Sixteen thousand Council workers have been put at risk of identity theft after a laptop containing their personal data was stolen from IT supplier, Serco.

The laptop contained names, addresses, National Insurance numbers and bank details and was stolen in a street robbery in February 2007. Serco had the personal data as it is building a new human resources and payroll system for Worcestershire County Council.

The Council did not disclose the theft for more than a week in an attempt to avoid alerting the robber to the nature of the data contained on the laptop. The Council has since informed its staff of the theft and set up a hotline number to handle enquiries. A spokesperson for the council attempted to allay fears and said the authority was “not completely sure of the level of encryption” on the stolen laptop, “but our understanding is there was security on the machine”.

A joint investigation by Serco and the Council reported that “an employee of Serco, whilst wholeheartedly commited to the task in hand, allowed sensitive data to be inappropriately stored, contrary to Worcestershire County Council and Serco’s expectations.” The report adds: “Serco apologises unreservedly to the County Council, its partner agencies and staff for the loss of the data and the circumstances surrounding its loss.” The incident had resulted in unplanned costs “which in due course will be reimbursed by Serco”.

What you should do

Recent reports revealed that a criminal could obtain as much as £85,000 from each stolen identity in the UK. With this kind of exposure for staff – and the added threat of falling foul of the Data Protection Act - all public sector organisations should ensure they implement a policy addressing security of all mobile devices including laptops, PDAs and USB memory sticks.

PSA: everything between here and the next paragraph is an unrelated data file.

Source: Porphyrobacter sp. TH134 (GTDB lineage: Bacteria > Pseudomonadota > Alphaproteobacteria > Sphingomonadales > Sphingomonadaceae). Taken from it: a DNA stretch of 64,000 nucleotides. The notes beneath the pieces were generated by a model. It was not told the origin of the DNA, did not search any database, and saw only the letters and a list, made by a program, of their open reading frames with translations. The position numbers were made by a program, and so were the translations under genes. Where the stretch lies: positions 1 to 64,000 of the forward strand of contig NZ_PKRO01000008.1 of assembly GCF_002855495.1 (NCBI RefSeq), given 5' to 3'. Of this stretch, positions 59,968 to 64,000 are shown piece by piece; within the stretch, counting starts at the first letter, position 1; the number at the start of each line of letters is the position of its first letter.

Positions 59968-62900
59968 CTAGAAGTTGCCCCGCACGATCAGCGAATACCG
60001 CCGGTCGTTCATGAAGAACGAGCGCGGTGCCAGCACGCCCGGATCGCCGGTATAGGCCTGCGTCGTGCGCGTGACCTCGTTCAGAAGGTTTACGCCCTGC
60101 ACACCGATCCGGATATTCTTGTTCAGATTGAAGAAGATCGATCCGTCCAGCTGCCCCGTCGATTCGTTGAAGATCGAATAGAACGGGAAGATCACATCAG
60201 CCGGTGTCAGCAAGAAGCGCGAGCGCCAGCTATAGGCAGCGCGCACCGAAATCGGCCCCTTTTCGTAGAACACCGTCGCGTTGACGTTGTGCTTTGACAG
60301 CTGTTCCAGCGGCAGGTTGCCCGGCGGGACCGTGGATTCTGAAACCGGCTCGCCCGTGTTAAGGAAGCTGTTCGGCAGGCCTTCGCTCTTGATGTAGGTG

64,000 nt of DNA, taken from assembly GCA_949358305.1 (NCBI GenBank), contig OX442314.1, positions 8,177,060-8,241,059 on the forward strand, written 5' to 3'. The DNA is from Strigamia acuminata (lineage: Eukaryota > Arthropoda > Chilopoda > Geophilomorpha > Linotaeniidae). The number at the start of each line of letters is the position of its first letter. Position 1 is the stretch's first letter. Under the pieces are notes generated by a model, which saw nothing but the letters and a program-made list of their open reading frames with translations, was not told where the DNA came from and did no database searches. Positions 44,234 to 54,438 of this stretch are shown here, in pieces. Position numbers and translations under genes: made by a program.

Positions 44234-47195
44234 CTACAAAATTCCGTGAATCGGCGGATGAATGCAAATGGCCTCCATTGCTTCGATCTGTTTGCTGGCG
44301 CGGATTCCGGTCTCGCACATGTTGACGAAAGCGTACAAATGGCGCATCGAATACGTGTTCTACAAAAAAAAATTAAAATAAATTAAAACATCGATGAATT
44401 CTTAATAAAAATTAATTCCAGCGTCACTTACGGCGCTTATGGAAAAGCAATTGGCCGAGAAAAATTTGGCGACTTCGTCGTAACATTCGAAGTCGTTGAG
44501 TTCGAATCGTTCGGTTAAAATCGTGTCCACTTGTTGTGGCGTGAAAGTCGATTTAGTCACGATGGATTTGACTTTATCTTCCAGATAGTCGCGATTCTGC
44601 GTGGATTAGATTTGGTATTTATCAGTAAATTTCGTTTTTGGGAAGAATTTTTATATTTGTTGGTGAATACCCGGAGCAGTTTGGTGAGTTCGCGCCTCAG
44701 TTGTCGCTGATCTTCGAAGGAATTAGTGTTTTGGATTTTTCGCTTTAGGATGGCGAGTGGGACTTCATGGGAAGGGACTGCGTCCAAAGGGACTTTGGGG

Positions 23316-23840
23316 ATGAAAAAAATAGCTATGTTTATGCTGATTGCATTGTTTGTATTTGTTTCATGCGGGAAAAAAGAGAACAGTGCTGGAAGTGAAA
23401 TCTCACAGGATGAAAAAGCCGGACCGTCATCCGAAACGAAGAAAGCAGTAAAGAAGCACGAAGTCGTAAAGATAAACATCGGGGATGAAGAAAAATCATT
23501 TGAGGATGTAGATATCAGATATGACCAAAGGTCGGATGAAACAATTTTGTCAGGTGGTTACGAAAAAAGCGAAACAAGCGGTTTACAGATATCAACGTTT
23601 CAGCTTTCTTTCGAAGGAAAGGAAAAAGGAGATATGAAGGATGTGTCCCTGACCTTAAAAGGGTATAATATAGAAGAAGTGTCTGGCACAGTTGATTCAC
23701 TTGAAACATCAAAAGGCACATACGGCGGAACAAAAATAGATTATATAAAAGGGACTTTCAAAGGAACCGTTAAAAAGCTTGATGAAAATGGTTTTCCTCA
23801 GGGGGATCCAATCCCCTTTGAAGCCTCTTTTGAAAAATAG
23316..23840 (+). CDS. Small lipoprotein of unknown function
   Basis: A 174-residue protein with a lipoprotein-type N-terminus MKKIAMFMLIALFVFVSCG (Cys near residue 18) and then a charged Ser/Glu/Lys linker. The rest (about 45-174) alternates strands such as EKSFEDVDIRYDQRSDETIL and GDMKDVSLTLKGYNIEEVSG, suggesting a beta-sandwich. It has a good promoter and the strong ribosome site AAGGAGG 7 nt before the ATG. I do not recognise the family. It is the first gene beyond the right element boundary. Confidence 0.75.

We recommend the following:

  1. Establish a security policy of mobile devices:
    • Determine which users are entitled to use mobile devices
    • Define what types of file or data can be downloaded / synced by which users. For example, ensure that personal data is not stored on a mobile device
    • Make sure password protection and encryption are on
    • Ensure each device has up-to-date personal anti-virus and firewall settings
    • Enforce connection security
    • Enable device lockdown and allow for remote data destruction
    • Log device usage for compliance and enforce the policy where there is non-compliance
  1. 2) Make users aware of the policy through their service agreements
  2. 3) Review and update the policy regularly to keep up with change
  3. 4) Add clauses to contracts with suppliers to ensure that they abide by your security policy